Even if you already have children of your own, you’ll realize that being a foster parent is much different from what you’re accustomed to or what you’ve come to expect.
As a foster parent, you’ll be required to adhere to various rules and regulations dictated by the state for the protection of foster care kids.
There are issues and complications you may encounter when foster parenting, but this doesn’t make it a less worthy or rewarding pursuit.
As long as you have the space and care to give, you can make a world of difference in a child’s life. You just need to be aware of some regulations and rules to ensure that you don’t overstep your boundaries or endanger the child in your care.
Here are some surprising things you cannot do with your foster kids that’d be totally appropriate for your biological children:
- Alter their appearance without permission
- Share their faces on social media
- Leave them with unapproved babysitters
- Refuse to vaccinate them
- Leave them at home without adult supervision
- Permit co-sleeping arrangements
- Change their names
- Move to a different state or travel overseas
- Share their names or photos in newspaper articles
- Allow them to partake in dangerous activities
Keep in mind that foster care rules and regulations are different from state to state. If you’re worried about any of these, you’ll have to reach out to the department of child and family services in your state or your foster agency to determine what requirements are applicable to you.
1. Alter their appearance without permission
As a foster parent, you cannot make any significant changes or alterations to the appearance of your foster child without seeking the approval of their biological parents or caseworker.
It is not within your authority to pierce the ears of the child under your care, cut their hair, or give them a different haircut from the one they arrived with. Things like this are considered to be capable of impacting the child’s identity of the child.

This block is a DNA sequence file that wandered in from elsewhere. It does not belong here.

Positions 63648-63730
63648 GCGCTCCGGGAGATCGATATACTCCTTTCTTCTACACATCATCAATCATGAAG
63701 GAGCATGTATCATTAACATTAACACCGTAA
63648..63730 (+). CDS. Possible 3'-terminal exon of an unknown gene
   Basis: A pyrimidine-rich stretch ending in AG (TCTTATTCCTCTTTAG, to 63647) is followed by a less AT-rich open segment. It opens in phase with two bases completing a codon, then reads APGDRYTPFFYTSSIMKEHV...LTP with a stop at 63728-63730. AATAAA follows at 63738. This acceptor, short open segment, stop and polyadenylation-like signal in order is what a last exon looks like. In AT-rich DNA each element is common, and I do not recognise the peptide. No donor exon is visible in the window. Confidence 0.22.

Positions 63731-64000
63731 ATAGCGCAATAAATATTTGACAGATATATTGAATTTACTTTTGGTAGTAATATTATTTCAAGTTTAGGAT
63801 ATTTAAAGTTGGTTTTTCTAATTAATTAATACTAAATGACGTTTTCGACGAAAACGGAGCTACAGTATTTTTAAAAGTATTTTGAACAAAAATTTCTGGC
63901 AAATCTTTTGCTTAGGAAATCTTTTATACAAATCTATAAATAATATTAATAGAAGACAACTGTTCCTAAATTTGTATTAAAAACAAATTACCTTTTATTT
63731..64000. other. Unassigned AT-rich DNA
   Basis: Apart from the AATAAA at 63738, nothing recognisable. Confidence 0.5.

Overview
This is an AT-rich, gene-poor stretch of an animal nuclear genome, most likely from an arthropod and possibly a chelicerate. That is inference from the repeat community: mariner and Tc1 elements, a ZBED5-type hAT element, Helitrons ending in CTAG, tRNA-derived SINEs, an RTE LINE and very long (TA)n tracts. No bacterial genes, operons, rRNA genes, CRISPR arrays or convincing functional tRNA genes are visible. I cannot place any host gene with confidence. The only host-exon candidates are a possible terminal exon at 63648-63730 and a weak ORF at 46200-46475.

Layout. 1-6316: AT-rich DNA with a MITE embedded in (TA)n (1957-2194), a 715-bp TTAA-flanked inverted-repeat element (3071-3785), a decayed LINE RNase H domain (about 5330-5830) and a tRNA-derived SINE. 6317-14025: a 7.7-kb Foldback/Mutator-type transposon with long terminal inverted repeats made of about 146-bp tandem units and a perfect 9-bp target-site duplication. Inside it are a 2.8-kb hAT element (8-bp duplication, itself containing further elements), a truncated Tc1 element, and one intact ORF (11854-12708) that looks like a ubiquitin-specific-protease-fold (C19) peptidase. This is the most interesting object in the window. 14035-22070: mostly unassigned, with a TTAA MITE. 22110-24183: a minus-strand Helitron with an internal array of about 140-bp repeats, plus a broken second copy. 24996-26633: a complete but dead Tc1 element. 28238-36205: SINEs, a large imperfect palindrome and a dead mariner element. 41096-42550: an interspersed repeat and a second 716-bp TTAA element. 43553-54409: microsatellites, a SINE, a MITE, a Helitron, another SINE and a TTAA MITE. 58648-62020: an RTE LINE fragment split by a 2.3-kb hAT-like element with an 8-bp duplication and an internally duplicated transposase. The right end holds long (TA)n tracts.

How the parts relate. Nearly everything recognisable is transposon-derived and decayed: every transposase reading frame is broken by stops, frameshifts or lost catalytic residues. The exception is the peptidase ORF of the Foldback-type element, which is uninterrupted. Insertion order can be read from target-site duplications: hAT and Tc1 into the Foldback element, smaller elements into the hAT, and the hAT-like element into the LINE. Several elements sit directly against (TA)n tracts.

Your ability to alter the physical appearance of your foster child will depend on the care order that applies to the child, whether you or the state is the child’s guardian, or whether the birth parents or extended family are still involved in the child’s care plan.
Even if the child is asking for their hair to be cut, you may not actually have the authority to grant their wishes, especially if the child in your care is below the age of 12.
You’ll still be responsible for making sure that the hairstyle they currently have is maintained regularly and cut after permission has been granted by a parent or caseworker.
However, if the child is 12 years old or older, they’re usually allowed to decide what kind of haircut they want, but you’ll have to make sure whatever they get doesn’t go against their school or employment rules.
For foster children covered by the Indian Child Welfare Act (ICWA), getting permission to cut their hair is an absolute requirement.
2. Share their faces on social media
You may have noticed that foster parents place emojis over the faces of their foster children to hide their identity when they share pictures on social media, this is because foster parents are precluded from showing the faces of the children in their care on public platforms like social media and blogs.
In the same vein, you can’t allow your foster child’s picture to be taken and posted for the consumption of the public. It doesn’t matter if your social media account is private or that the photos are only being shared within a group composed of only your family members and close friends.
In some cases, this directive is to ensure the safety of the child, as well as you and your family, but it’s mostly because you’re not the child’s biological parents or legal guardians, so you don’t have the right to share their photos wherever and whenever you please.
3. Leave them with unapproved babysitters
In many places, you can’t leave your foster child with caregivers or send them to a daycare that hasn’t been approved by child and family services.
However, using reasonable judgment, you can be allowed to let a responsible adult babysit your foster child for up to 24 hours without getting prior approval from their caseworker.
If you wish for another adult to babysit your foster kids for longer than 24 hours, you’re going to need to secure express permission, or you can leverage respite foster care services.
Although this rule seems restrictive, it’s meant to ensure that the child is safe and protected at all times, especially when they’re being temporarily looked after by someone other than you or other members of your family.
4. Refuse to vaccinate them
If you’re an anti-vaxxer, you cannot use your beliefs as an excuse to not vaccinate your foster kids.
It doesn’t matter whether you think vaccines are a kind of evil or that you don’t even vaccinate your biological children, foster agencies and child services in most states will require you to vaccinate the foster children under your care.